kepdavis

Stepping into the world of Social Work

Monthly Archives: January 2012

An excellent decision on birth control and religious employers

English: Picture Of Ortho Tri-Cyclen oral cont...

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In the news this week is a decision to celebrate – many religious employers will be required (in 2013) to cover birth control even if the particular faith opposes it.

While some feel this violates religious liberty, it is actually an excellent decision in support of individual liberty vs employer overreach. My employer, no matter what its views, has no business interfering with my medical decisions.

Most of the individuals employed by such employers are in purely secular positions. Catholic hospitals, for example, have many many positions which are not religious in nature, such as clerical, janitorial, technical, food service. I don’t even imagine all the medical staff (doctors and nurses) are expected to belong to the church. For that reason, their employer has no right to impose its views on their private life (and there is very little more private than medication).

An important factor such employers should also remember is that birth control pills have purposes other than contraception. A well-known example is that they can help solve menstrual bleeding, pain, and irregularity problems. For my employer to limit my doctor’s decision on that score is excessive. Would they also forbid my having a hysterectomy? What if my employer believes that epilepsy is caused by demonic possession – can they forbid the insurance company to cover anti-epileptic medication? Can they deny medical care related to pregnancy if I am not married?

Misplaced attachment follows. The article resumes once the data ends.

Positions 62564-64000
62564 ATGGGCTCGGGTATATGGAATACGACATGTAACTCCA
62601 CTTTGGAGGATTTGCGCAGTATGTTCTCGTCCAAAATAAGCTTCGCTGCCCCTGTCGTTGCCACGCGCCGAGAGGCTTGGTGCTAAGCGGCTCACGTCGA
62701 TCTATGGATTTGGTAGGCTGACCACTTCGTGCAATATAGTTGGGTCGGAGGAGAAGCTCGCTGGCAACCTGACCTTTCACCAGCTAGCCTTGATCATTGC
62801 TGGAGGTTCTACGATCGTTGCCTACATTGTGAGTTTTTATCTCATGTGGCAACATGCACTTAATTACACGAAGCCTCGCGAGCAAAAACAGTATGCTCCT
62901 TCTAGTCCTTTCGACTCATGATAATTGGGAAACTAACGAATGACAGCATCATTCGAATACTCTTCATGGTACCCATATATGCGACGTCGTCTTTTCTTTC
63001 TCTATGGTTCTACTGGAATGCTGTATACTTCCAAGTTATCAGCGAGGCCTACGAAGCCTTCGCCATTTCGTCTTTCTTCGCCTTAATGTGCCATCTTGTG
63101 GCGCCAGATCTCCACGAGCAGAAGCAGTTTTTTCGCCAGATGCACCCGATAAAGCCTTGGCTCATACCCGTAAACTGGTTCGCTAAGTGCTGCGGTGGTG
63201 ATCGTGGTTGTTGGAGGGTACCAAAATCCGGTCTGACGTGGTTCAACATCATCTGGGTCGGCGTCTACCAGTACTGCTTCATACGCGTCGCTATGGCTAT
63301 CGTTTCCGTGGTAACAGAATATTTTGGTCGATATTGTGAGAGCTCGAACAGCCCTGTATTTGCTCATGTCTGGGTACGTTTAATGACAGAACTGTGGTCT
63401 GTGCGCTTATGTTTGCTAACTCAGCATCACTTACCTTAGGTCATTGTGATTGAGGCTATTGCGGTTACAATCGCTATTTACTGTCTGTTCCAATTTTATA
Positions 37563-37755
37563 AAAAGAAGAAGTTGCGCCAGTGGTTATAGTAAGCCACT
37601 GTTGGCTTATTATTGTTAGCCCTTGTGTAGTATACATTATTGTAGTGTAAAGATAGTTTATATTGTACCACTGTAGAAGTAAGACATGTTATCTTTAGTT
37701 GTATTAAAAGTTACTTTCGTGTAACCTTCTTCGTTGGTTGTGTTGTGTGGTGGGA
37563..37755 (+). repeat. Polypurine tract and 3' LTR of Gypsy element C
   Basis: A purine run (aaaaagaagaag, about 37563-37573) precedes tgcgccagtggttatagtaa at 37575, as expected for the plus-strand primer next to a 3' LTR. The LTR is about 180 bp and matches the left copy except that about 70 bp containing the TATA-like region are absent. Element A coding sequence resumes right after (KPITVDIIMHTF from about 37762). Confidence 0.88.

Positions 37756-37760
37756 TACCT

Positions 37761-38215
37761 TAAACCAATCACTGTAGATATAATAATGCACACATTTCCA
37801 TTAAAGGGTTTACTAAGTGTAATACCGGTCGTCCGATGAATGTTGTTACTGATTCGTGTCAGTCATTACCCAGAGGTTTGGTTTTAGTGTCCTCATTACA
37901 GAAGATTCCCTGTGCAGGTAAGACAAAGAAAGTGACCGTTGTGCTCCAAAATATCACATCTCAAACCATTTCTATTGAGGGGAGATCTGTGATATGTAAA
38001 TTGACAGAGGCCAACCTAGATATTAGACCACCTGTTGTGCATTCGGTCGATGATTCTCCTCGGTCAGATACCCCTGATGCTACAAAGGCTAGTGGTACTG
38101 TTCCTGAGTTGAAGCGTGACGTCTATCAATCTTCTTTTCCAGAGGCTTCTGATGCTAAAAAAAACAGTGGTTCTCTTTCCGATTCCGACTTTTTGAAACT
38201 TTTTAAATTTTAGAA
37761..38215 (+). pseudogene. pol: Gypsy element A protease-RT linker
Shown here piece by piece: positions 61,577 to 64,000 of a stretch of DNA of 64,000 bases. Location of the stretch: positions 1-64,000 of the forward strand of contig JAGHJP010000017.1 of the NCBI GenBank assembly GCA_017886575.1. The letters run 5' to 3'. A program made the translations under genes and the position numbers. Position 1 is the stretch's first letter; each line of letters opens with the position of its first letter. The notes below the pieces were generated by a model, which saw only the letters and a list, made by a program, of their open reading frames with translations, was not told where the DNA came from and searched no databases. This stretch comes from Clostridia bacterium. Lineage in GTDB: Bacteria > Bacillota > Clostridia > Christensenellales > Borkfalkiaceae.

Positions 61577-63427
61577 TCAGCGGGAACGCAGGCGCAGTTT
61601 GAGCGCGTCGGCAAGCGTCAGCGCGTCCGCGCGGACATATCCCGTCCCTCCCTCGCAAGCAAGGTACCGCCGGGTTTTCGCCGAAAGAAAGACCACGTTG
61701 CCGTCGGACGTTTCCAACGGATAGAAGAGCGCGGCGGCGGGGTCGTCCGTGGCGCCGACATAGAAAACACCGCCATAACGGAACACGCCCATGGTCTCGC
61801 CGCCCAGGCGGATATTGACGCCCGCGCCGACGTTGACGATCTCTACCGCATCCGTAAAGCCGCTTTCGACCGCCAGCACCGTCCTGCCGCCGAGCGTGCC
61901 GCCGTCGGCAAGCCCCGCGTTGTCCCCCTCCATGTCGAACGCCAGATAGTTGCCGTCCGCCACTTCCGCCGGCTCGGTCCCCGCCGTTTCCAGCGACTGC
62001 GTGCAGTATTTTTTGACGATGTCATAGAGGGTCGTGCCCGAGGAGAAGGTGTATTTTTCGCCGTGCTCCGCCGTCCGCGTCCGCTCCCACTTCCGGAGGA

You might say that I accepted such terms if I accepted a hypothetical position with a Catholic employer. I disagree. If I take a position delivering meal trays, billing, or mopping floors at Providence St. Joseph, I am not obligating myself to live as a Catholic.